All confocal pictures were acquired using Nikon (Minato, Tokyo, Japan) A1 Confocal with a CFI Apo LWD 25x water immersion objective. For time series analysis, settings were established at the first day on mock samples and were kept during the course of the experiment. Shoot meristems were manually dissected by cutting of the stem, removing the flowers and were counterstained with 1 mg/ml DAPI. Root meristems were counterstained with propidium iodide (Sigma, St. Louis, Missouri, United States) at 0,1 mg/ml. Individual populations of 5 to 15 plants were analyzed daily.
To quantify pWUS:3xYFP-NLS, pCLV3:mCherry-NLS, pTCS:erGFP intensity plot profiles, we used Fiji software (Schindelin et al., 2012). Z-stacks were first averaged using gaussian blur, and used to create a maximum projection picture. Intensity plot profiles were then generated using a ROI (line) crossing the SAM on its centre (Figure 2—figure supplement 3). To quantify WUS, CLV3 and TCS domain size, intensity plot profiles from maximum projection pictures previously generated were analysed. The size of the domain was obtained by measuring the distance including all points displaying an intensity value higher than one quarter of the maximum intensity value.
SAM size was measured using the Nikon A1 software, by averaging three diameter segments starting from primordia 1 (P1), P2 and P3 and crossing the meristem at its centre.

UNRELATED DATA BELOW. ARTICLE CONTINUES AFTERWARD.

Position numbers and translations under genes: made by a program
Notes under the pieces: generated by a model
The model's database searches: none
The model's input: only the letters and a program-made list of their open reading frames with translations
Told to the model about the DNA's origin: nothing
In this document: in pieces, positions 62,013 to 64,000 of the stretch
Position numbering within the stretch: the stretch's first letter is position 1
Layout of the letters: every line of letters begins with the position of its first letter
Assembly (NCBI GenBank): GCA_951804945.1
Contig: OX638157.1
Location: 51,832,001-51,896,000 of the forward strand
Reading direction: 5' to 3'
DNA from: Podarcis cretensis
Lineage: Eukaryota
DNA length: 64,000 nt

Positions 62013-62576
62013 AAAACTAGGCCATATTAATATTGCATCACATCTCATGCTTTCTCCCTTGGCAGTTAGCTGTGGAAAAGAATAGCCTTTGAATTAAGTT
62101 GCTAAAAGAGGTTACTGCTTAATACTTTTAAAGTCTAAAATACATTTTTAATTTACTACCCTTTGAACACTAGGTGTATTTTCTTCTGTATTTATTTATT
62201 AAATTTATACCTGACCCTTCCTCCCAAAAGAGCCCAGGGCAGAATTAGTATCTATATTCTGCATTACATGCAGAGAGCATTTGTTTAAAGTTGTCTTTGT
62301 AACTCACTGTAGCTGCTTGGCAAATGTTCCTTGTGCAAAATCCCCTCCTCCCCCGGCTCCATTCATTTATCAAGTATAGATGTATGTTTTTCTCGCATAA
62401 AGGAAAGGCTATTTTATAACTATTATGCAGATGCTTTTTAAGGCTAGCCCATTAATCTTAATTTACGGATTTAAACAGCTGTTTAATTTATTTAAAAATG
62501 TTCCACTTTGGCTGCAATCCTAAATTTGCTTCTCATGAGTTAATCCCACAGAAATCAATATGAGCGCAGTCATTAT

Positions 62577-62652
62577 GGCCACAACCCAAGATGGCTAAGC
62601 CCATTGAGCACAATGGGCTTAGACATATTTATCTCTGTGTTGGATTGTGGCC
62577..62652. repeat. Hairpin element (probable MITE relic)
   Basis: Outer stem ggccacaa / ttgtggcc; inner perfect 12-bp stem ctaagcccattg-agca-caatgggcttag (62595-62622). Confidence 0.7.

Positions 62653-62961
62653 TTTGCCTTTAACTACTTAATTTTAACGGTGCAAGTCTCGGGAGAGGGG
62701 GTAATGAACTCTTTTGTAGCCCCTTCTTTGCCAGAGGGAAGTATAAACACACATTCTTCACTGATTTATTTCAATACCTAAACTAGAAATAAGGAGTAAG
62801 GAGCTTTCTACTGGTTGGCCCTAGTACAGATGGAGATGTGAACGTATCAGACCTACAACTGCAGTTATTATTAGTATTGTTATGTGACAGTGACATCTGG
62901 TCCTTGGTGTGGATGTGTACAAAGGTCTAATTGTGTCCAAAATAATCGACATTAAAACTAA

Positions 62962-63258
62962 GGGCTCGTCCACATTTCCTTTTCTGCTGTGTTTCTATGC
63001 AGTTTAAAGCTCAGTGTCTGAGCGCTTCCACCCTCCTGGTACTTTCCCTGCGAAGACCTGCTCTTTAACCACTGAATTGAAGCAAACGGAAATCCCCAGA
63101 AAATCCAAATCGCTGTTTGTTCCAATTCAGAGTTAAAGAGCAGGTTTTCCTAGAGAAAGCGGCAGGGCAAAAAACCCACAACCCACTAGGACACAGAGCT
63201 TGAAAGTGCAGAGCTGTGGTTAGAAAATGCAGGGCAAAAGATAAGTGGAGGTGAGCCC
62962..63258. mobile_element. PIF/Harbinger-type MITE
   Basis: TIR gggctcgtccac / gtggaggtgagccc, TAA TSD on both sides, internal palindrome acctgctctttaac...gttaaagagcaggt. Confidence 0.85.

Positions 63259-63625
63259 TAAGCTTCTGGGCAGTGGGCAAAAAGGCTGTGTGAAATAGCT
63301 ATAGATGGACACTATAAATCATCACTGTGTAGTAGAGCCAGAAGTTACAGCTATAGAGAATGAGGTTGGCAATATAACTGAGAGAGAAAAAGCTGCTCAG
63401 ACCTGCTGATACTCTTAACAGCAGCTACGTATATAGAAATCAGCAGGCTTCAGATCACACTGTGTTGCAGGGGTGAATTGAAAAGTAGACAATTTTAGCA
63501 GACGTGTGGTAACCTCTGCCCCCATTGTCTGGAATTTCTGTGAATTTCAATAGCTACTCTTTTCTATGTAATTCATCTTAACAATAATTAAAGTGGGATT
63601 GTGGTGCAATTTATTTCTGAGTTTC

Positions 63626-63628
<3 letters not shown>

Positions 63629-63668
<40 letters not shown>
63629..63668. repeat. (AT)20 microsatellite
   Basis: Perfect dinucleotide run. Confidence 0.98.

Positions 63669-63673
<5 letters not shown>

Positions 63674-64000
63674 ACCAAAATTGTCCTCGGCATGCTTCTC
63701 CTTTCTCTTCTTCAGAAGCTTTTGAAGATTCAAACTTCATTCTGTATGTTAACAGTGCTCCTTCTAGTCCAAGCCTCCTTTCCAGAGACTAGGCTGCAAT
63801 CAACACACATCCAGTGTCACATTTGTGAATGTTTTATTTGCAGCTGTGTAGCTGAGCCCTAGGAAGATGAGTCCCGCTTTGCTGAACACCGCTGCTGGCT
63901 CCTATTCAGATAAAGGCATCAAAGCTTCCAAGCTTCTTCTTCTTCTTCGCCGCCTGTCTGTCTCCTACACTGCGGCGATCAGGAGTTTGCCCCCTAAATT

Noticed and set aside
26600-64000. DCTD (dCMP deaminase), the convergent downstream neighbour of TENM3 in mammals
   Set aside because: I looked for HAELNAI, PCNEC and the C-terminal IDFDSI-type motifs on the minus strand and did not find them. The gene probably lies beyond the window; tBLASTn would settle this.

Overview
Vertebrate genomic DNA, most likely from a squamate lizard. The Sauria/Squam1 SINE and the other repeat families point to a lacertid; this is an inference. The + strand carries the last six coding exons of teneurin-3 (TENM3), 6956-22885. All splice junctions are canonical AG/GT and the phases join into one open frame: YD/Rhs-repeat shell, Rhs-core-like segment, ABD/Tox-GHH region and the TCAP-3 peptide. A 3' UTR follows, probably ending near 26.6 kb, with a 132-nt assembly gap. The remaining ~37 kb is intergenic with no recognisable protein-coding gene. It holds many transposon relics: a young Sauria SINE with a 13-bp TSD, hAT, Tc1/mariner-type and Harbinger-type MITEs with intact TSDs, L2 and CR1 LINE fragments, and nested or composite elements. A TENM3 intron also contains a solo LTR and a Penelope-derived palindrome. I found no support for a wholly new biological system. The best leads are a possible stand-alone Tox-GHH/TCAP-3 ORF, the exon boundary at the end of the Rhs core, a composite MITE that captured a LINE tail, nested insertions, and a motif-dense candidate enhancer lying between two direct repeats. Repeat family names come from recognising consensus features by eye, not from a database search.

For quantifying the number of cells in the SAM, pre-processing, segmentation and data analysis was done using a customized workflow for the KNIME Image Processing platform (KNIP)(Berthold et al., 2008). 3D visualization of analysed image stacks was done using the Fiji 3D viewer (Schindelin et al., 2012). To obtain overall cell numbers a ubiquitously expressed reporter (pUBQ10:3xGFP-NLS) was used for imaging. To count numbers of CLV3-expressing cells, this reporter construct was combined with a respective stem cell-specific transcriptional reporter pCLV3:mCherry-NLS.
For image processing, meristem image volumes were background subtracted and segmented by a 3D seeded watershed algorithm provided by the KNIP package (Berthold et al., 2008). Using different pre-processing the same image stack was used to create a 3D mask for the whole meristem using again 3D seeded watershed. Borders between meristem and emerging flower primordia were marked manually to obtain a 3D mask that was used to filter out nuclei residing outside of the inflorescence meristem.
To quantify numbers of CLV3-expressing stem cells nuclear segments from the pUBQ10:3xmCherry-NLS channel were used to obtain mean intensities in the CLV3 channels. Cells were considered to be positive for CLV3 if their respective mean nuclear intensity was higher than 35% of the maximum mean value.